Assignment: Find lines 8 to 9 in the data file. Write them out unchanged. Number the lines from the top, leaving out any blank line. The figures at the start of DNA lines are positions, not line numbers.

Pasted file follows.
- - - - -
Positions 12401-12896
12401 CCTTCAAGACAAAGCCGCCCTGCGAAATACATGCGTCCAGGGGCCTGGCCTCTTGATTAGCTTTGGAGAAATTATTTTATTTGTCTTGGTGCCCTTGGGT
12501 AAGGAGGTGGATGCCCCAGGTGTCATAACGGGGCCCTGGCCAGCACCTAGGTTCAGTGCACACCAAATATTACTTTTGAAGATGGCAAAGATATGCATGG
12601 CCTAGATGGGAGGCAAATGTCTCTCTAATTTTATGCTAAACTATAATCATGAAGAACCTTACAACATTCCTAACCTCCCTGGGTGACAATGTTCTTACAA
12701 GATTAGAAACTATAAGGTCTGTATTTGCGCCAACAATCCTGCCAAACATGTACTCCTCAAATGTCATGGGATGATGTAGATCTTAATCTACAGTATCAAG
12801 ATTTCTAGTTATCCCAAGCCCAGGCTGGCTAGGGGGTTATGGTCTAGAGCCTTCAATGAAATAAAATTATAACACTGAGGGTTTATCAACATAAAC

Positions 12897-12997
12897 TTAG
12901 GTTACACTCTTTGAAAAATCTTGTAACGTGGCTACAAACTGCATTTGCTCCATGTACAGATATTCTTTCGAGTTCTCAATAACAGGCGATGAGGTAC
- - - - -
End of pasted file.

12897 TTAG
12901 GTTACACTCTTTGAAAAATCTTGTAACGTGGCTACAAACTGCATTTGCTCCATGTACAGATATTCTTTCGAGTTCTCAATAACAGGCGATGAGGTAC